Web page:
2. I just noticed your grill and the issue you may have with smoking with it. The cardboard box may work as smoking is a low temp long term form of cooking with such apparatus. I'm imagining you would build your charcoal fire in the bottom part with the handles. The next part above it would be flooded with water. Then your meat will be placed on the grill before the smoke containing enclosure is placed above all of this. If you could find a piece of sheet metal to bend around to form a cylinder and a small piece of sheet metal to form a cover for the top end, (that is nearly air tight) then you would have a smoker. The top should have a damper that you can adjust to draw the heat and smoke up around the meat. If you have a thermometer mounted in that metal housing it should be mounted at about the level of the grill so you'll know the temperature the meat is cooking at. 200 to 250 degrees F for 5 to 7 hours (depending on meat) should have you smoking meats that will be satisfying. Often after brining grill cooks will pat the meat dry with paper towels and rub dijon mustard or mayonnaise over the meat and refrigerate it for awhile. Then bring it out and apply rubs to the meat before cooking it in the smoker. I've smoked corned beef on several occasions and it is much better than boiling it in water. I think you will enjoy it as well.
  3. ChefPip

    Pimento Cheese

    Kayb, I'm inclined to say that there is much less risk with eggs that are produced on a small private production lot. These chickens would most likely be free ranged and enjoy better health. Today, CAFO (Confined Animal Feeding Operations or "Factory Farming") can lead to all kinds of opportunistic infections. The feed for these animals may not be balanced or natural thus inhibiting their immune systems but moreover hasten their development for slaughter as soon as they are rushed thru their egg laying cycle. Thus cutting the bird's normal life cycle potentially in half in the rush to extract it's usefulness with the greatest industrial efficiency. Those who produce on small farming operations or engage in hobby farming may actually have a healthier/safer product. This especially if the chickens are free ranged and fed more traditional or natural feed stock.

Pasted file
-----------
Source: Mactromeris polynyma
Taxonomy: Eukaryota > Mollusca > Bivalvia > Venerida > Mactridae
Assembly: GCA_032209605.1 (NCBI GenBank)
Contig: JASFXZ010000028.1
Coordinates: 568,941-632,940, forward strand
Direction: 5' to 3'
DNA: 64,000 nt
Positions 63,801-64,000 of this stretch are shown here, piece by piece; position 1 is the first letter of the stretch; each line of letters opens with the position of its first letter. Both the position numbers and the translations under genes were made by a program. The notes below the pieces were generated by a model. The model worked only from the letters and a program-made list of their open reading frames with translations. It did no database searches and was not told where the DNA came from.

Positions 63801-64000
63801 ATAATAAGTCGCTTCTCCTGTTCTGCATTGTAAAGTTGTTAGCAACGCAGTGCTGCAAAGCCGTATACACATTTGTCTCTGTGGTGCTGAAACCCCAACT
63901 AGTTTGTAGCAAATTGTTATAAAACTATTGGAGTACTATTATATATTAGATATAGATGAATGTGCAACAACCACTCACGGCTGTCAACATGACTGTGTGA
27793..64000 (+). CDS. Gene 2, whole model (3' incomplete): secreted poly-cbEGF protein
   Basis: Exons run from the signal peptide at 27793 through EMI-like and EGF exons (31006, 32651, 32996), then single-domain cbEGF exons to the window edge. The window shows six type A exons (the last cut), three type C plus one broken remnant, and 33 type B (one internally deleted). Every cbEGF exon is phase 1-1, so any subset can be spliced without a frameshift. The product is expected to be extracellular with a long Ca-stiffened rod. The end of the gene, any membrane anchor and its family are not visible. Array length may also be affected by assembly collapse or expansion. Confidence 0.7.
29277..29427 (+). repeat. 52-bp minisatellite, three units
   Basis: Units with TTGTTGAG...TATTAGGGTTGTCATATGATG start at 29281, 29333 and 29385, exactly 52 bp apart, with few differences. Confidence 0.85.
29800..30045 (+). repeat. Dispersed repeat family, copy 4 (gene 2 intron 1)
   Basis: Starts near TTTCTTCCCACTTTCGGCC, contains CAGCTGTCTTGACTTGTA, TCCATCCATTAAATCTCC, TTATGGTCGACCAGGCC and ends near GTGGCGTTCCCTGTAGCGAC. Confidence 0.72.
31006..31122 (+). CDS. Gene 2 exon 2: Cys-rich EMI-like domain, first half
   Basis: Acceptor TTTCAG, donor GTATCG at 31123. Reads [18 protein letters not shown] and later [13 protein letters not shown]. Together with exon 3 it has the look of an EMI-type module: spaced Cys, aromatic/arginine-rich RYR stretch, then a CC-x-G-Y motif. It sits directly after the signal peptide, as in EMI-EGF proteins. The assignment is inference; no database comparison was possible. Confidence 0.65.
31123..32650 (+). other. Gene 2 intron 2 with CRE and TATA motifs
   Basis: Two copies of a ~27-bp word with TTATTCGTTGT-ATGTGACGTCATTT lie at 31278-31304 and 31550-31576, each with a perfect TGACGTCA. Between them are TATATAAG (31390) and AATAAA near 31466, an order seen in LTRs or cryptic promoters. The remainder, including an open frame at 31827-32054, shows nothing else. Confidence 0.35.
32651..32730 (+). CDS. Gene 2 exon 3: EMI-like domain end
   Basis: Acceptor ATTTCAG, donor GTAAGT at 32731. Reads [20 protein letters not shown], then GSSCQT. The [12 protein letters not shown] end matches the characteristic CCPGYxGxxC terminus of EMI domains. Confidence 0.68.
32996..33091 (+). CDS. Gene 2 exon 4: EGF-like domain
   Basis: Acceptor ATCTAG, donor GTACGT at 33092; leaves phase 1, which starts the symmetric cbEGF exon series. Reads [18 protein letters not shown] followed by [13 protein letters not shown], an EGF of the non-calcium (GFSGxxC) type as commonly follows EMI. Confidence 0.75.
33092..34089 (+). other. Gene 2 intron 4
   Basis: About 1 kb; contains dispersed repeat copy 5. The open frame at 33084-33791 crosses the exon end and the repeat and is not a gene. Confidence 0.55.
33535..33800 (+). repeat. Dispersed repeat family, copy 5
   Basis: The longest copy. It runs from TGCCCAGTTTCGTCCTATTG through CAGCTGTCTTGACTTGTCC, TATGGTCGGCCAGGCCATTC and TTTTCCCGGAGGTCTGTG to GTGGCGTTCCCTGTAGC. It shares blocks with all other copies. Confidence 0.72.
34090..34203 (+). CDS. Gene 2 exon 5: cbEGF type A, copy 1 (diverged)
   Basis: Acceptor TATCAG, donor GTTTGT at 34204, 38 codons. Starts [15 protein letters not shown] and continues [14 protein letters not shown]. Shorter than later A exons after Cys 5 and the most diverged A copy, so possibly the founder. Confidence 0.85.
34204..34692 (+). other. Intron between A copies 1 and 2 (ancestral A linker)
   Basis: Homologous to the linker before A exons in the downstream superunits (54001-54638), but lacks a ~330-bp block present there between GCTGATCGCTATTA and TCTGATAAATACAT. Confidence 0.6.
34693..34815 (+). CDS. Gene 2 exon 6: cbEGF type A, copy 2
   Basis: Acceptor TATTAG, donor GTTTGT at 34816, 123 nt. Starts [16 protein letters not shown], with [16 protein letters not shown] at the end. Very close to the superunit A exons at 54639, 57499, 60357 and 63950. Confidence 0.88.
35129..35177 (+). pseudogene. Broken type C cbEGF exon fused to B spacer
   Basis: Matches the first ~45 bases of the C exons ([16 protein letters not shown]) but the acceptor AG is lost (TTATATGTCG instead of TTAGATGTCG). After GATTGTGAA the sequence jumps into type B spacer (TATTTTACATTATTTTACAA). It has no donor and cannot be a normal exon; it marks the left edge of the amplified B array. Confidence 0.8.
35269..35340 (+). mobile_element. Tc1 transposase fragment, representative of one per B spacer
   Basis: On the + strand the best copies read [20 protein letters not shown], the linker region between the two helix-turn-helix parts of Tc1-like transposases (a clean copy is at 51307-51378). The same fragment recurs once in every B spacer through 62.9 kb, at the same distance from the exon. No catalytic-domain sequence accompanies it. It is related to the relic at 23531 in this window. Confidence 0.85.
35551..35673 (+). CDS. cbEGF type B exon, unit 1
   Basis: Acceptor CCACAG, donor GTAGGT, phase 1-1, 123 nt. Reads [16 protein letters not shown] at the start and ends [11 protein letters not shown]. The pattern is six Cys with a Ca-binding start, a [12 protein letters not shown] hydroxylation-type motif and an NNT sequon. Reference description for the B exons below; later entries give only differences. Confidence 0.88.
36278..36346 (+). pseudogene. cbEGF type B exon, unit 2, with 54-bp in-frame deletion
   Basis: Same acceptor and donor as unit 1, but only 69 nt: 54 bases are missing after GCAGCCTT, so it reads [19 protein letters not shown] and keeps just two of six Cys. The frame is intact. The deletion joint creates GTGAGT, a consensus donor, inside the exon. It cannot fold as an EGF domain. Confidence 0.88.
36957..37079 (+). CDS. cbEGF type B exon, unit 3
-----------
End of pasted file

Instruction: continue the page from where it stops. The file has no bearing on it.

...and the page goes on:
4. ChefPip

    Pimento Cheese

    Kayb Coddling the egg in this case is a hedge against salmonella. The room temperature egg when immersed in the boiling water for a minute will likely reach 160 + degrees Fahrenheit. (71.11 C) Enough to kill bacteria. It isn't 100% perfect but it's better than not doing it. Some hold that it changes the density of the egg white & yolk as well. Perhaps, but this is the beginning of hard cooking an egg. The last time I went thru ServSafe we kicked around the idea of coddling a dozen eggs at a time. Should an outbreak of salmonella arise again in this area.
  5. ChefPip

    Pimento Cheese